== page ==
Identity Shift

Who I am changes
     beyond my control
Neurons fire
     in new pathways
Around old traumas
                      new pains
Around my fear
               of not being
Enough for my family
                             my faith
                                    my friends
My mind in its healing
     moves in new ways and 
          stops me from taking
               familiar paths
Drawing me away from
     things which brought me comfort
Instead I am forced to
     stop and listen
I act from new, unfamiliar paths
     and try to fight the
          paralyzing fear and
               often fail


Bottom of the Well

As I reach new plateaus in my climb out of the trauma and depression of the last two years I have started processing the experience through poetry. I am no longer in the state described in this poem, but I know many of you would like to understand the space I have spent time in. I also hope that you who are, or have been, sojourners in the dark lands of depression find some language that speaks to your experience here. 

The light goes out.

The candle dims and darkens,

the last of the wax is burned away.

The darkness closes in.

I can see nothing,

I can do nothing,

I exist in nothing.

The nothing whispers.

It says “This is all there is,

everything else is illusion.

Nothingness is truth.” 

It takes everything I have left,

it hides me from everything,

 including me,

including truth.

The darkness is more than I can handle.

I give up.

I gave up.

I didn’t want to!

Part of me was screaming.

Part of me knew the dark whispers were lies.

But I had no fuel.

I had no light left,

no energy, no spark.

I wasn’t in the pit,

I was the pit.

A black hole of need,

craving the light, but

too dense, too compressed,

turned absolutely inward.

Unable to seek what wasn’t in me

at the bottom of the gravity well.

Gilbert George 2018 all rights reserved

I See You

To my wife and the wonderful women in my life who have been friends, mentors, colleagues, pastors, and teachers.

I See You

You are.

That is where I must start.

Too often you are overlooked, ignored, taken for granted, passed over,

unheard, unseen, discounted, and dismissed.

Too often you are defined not by your being,

but by your physicality, surface traits, and usability.

Too often you are treated as property,

as secondary to, as an adjunct, as second class citizens, as a receptacle.

I see you.

A glorious bearer of the divine image.

Not only worthy of love but worthy of respect.

I see the pain repeatedly inflicted upon you.

I see the small traumas that groom you for big traumas.

I see the normalization of disrespect.

I see the efforts to extinguish the divine light within you.

I see you shine

brighter than the lies of those who fear your light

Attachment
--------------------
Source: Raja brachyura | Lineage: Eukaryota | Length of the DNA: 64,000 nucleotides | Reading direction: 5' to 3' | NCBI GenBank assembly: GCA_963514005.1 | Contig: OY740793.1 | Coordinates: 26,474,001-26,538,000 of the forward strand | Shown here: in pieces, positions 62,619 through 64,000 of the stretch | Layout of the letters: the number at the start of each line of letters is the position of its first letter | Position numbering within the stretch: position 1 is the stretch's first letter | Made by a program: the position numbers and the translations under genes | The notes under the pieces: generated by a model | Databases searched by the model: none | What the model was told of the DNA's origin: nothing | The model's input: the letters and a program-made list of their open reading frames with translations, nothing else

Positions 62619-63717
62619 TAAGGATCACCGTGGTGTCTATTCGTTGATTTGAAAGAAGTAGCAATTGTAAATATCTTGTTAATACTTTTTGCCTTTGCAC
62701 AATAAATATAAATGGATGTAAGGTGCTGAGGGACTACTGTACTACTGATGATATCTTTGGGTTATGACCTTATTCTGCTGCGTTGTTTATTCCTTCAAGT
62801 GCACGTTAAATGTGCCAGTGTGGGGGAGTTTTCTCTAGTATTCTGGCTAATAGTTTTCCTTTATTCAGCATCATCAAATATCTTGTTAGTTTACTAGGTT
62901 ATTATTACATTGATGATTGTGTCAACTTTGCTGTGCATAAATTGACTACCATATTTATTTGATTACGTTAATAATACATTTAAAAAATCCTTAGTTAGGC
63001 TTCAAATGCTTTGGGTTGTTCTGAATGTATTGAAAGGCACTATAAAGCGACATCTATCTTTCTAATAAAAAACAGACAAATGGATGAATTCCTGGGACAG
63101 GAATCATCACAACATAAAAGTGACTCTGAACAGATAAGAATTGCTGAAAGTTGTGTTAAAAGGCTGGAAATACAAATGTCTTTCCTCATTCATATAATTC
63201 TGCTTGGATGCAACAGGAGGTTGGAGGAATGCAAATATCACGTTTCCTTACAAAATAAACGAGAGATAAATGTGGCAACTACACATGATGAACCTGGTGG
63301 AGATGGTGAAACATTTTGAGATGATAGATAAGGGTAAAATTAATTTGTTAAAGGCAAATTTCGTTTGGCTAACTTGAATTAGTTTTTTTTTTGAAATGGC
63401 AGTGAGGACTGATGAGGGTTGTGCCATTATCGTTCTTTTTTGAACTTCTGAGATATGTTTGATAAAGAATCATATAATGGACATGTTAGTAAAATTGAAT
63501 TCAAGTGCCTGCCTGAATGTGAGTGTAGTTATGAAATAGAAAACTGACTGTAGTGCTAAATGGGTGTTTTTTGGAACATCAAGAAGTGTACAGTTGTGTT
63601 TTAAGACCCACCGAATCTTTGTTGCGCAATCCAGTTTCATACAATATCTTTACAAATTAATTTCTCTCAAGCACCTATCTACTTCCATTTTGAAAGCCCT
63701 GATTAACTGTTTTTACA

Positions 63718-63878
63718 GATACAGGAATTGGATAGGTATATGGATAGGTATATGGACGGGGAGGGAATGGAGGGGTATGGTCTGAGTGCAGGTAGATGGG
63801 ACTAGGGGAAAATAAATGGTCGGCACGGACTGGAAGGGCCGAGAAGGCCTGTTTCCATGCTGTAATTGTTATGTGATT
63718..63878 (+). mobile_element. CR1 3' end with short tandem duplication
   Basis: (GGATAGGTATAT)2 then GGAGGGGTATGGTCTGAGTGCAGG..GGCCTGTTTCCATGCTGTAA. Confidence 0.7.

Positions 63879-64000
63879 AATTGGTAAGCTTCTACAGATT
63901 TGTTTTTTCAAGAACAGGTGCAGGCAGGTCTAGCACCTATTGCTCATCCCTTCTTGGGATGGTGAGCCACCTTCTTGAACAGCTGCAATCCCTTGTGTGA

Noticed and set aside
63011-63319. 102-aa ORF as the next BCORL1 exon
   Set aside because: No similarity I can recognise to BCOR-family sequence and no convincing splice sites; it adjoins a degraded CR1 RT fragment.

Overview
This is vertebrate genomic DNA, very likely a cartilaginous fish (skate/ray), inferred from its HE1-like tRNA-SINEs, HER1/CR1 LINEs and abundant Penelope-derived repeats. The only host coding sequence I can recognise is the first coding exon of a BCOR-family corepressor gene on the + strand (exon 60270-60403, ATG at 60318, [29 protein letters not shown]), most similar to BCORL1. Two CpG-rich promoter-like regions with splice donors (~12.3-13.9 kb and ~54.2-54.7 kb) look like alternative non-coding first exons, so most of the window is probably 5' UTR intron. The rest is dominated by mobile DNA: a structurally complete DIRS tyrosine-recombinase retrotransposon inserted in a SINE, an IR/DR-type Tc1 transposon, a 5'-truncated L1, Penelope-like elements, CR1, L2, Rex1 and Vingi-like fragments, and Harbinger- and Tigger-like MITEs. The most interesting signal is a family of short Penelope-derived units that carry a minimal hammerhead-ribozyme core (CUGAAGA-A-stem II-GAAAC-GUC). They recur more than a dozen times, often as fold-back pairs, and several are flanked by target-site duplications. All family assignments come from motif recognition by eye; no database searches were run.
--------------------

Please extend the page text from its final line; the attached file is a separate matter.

and blame you for the darkness in others.

I see you rise

again and again and again.

I see your strength and courage.

Your anger and rage

Your fire.

I see you

I hear you

I believe you


Long Term Effects of Trauma and Depression

It has been a while since I last posted, because depression, insomnia, and nightmares don’t really assist the creative process. Thankfully, I have some good therapists on my side who have helped me begin the slog through the PTSD that has come as a result of my head trauma and past traumas. One of the big difficulties that I have been dealing with as my brain heals is that things I had successfully suppressed have come bubbling back to the surface.  The most significant traumas, not including the aftermath of my accident, are the murder I witnessed at age 12 and having my house set on fire in the middle of the night because of a contract put on our family when I was 13.  These hard memories have come back with none of the filters I had successfully used to emotionally distance myself from them.

My times of silence are mostly marked by my desire for distraction from what pops into my head when all activity calms. I have tried attending meeting for worship, but the silence was a deep struggle as I wrestle with my reawakened demons of the past. It has been nearly impossible to enter the silence without the past traumas filling my mind, but now I feel ready to begin again and seek the quiet center. I desperately want to hear the inward voice which calls me to live into my humanity as a bearer of the divine image and to bask in the awareness of divine love. My healing process led me away from participation in worship after the manner of Friends for a time, but as my healing progresses I am finding more of that much needed emotional energy to enter the deep soul silences.  My healing journey may last the rest of my life, but now I feel able to take the next step and pick up my calling again.

One of the ways I process emotions is through poetry and song, and I have started writing poetry about my traumas. At the end of this post is my latest which. This poem, describing the memory of a murder as it comes to me most nights in my dreams, helped me recognize the essential loss for me in this event. What follows contains imagery that could be disturbing to you and could trigger traumas related to gun violence.

Reality Fueled Nightmare

That sound,

like a backfire…but different

more metallic somehow

Out on the balcony looking down

at two men crossing

from a red van towards another with beige stripes

both pull away

a figure… laying,

weakly trying to move.

I run down the stairs

The door opens and I begin to cross towards.

A carmine pool spreads from him

and Denny waves me back. Tells me to go inside.

Stunned, I go inside,

back to the balcony

where I shake and cry and watch.

I see the blood, the dirt, the ambulance, and police.

The dirt where his body lay

absorbs the blood

and with it, a piece of me

my illusion of safety, gone

never to return

in an instant of forced maturity.


An Open Letter to the NWYM

September 3, 2017

Dear Friends and Elders of Northwest Yearly Meeting,